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Building community resilience through the locally led adaptation knowledge system in Uganda (CRAKS)

ACTADE and IIED are exploring an innovation systems approach to bridge knowledge gaps in Uganda’s agriculture sector, to enhance resilience in vulnerable regions and among marginalised groups. 

Photo: Focused Group Discussions in Alebtong district during GESI field assessment. (Credit: Collins Nakibinge, ACTADE)

Uganda is among the countries most vulnerable to the impacts of climate change. The country is already experiencing increased intensity and frequency of extreme weather events (PDF) such as floods, droughts and erratic rainfall patterns, and slow onset events such as shifts in rainfall patterns, resulting in devastating impacts including landslides, water stress and crop failure.  

An estimated 68% of Uganda’s employed population depends on agriculture (PDF), mostly rain-fed, and more than 80% of the rural population rely on subsistence agriculture. Most of these smallholder farmers are in the informal sector where most marginalised groups derive their livelihood. And women are more vulnerable to impacts of climate change given that they are more involved in food production. 

Although these groups are at the frontline of the climate impacts, they are rarely involved in decision-making for climate action and have limited access to resources, including on climate information and finance.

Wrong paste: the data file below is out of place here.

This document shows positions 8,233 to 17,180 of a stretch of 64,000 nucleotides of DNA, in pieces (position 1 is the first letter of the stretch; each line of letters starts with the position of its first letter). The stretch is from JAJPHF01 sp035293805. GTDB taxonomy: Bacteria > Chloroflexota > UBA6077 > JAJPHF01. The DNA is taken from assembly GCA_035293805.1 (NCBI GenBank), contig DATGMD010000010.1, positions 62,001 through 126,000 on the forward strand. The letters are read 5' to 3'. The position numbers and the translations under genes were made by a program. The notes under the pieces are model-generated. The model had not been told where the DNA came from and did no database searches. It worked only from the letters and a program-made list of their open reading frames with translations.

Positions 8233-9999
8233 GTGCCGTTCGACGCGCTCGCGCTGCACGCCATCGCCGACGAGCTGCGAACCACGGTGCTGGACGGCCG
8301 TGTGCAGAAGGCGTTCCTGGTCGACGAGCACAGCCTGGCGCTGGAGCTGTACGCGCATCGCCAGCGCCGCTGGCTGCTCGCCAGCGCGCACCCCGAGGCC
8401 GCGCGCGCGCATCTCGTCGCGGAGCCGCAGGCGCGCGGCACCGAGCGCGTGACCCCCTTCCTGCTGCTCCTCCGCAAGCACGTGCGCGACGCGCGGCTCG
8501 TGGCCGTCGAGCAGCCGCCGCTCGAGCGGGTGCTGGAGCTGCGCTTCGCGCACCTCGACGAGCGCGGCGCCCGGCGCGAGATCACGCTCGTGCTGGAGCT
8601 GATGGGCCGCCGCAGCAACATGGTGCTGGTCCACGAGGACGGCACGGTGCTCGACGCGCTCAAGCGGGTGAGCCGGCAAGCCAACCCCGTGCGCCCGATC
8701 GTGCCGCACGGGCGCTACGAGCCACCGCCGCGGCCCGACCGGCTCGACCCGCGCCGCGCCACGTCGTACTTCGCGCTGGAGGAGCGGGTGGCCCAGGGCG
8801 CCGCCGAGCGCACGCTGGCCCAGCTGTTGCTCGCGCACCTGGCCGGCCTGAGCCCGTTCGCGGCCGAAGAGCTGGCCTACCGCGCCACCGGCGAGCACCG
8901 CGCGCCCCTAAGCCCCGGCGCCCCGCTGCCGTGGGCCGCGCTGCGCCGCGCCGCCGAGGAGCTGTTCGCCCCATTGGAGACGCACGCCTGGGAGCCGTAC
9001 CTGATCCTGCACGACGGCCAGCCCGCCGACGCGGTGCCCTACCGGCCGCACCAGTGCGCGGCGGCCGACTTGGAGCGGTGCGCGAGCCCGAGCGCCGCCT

Project Overview

The CRAKS project is a 3-year project (2023-2026) that aims to improve adaptation and resilience for semi-arid and more vulnerable agricultural communities affected by climate change, especially women and other marginalized groups, by strengthening inclusive generation, dissemination, and use of local and indigenous climate change knowledge.

The project is part of the Canada – Netherlands StepChange Partnership to drive equitable and inclusive locally led adaptation.


ACTADE and the International Institute for Environment and Development (IIED)  aim to address these challenges by strengthening the agricultural adaptation knowledge systems to build community resilience. Focusing on the semi-arid regions of Lango and Bukedi in Uganda’s cattle corridor, where extreme weather events are frequent and poverty rates are high, the project seeks to: 

  • Strengthen collaborations between locally led adaptation knowledge creators and users 
  • Increase access to and utilisation of locally relevant adaptation knowledge and information, and
  • Contribute to reforming systemic barriers (such as gender and social inequalities), that hinder inclusive climate action and access to climate finance for women, youth and other marginalised groups.

Project Location:

Alebtong, Kalungu and Tororo districts

Project Contact Information

Susan Nanduddu. Email:



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